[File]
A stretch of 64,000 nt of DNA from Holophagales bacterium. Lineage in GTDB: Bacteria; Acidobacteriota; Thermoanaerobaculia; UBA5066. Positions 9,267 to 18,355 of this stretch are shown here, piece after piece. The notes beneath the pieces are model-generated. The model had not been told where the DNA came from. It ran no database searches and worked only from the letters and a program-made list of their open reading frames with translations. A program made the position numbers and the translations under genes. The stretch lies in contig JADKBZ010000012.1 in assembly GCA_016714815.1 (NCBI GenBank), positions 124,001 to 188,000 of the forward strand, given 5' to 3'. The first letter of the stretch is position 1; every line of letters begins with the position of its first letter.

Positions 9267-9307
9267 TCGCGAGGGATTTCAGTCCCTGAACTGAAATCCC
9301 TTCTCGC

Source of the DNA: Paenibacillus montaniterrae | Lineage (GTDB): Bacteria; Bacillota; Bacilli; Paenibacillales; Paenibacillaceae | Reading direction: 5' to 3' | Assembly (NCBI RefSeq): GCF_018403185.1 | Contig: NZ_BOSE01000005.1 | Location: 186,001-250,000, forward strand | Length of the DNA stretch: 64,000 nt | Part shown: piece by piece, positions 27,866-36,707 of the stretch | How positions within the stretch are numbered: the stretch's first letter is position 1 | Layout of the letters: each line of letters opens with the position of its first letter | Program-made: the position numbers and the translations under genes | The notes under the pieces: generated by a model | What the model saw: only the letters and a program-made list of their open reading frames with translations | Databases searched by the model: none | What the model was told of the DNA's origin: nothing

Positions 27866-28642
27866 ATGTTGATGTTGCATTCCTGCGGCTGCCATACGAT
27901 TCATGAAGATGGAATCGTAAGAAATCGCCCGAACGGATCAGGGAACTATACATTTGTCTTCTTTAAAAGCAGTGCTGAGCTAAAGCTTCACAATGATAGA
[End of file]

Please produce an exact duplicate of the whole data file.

A stretch of 64,000 nt of DNA from Holophagales bacterium. Lineage in GTDB: Bacteria; Acidobacteriota; Thermoanaerobaculia; UBA5066. Positions 9,267 to 18,355 of this stretch are shown here, piece after piece. The notes beneath the pieces are model-generated. The model had not been told where the DNA came from. It ran no database searches and worked only from the letters and a program-made list of their open reading frames with translations. A program made the position numbers and the translations under genes. The stretch lies in contig JADKBZ010000012.1 in assembly GCA_016714815.1 (NCBI GenBank), positions 124,001 to 188,000 of the forward strand, given 5' to 3'. The first letter of the stretch is position 1; every line of letters begins with the position of its first letter.

Positions 9267-9307
9267 TCGCGAGGGATTTCAGTCCCTGAACTGAAATCCC
9301 TTCTCGC

Source of the DNA: Paenibacillus montaniterrae | Lineage (GTDB): Bacteria; Bacillota; Bacilli; Paenibacillales; Paenibacillaceae | Reading direction: 5' to 3' | Assembly (NCBI RefSeq): GCF_018403185.1 | Contig: NZ_BOSE01000005.1 | Location: 186,001-250,000, forward strand | Length of the DNA stretch: 64,000 nt | Part shown: piece by piece, positions 27,866-36,707 of the stretch | How positions within the stretch are numbered: the stretch's first letter is position 1 | Layout of the letters: each line of letters opens with the position of its first letter | Program-made: the position numbers and the translations under genes | The notes under the pieces: generated by a model | What the model saw: only the letters and a program-made list of their open reading frames with translations | Databases searched by the model: none | What the model was told of the DNA's origin: nothing

Positions 27866-28642
27866 ATGTTGATGTTGCATTCCTGCGGCTGCCATACGAT
27901 TCATGAAGATGGAATCGTAAGAAATCGCCCGAACGGATCAGGGAACTATACATTTGTCTTCTTTAAAAGCAGTGCTGAGCTAAAGCTTCACAATGATAGA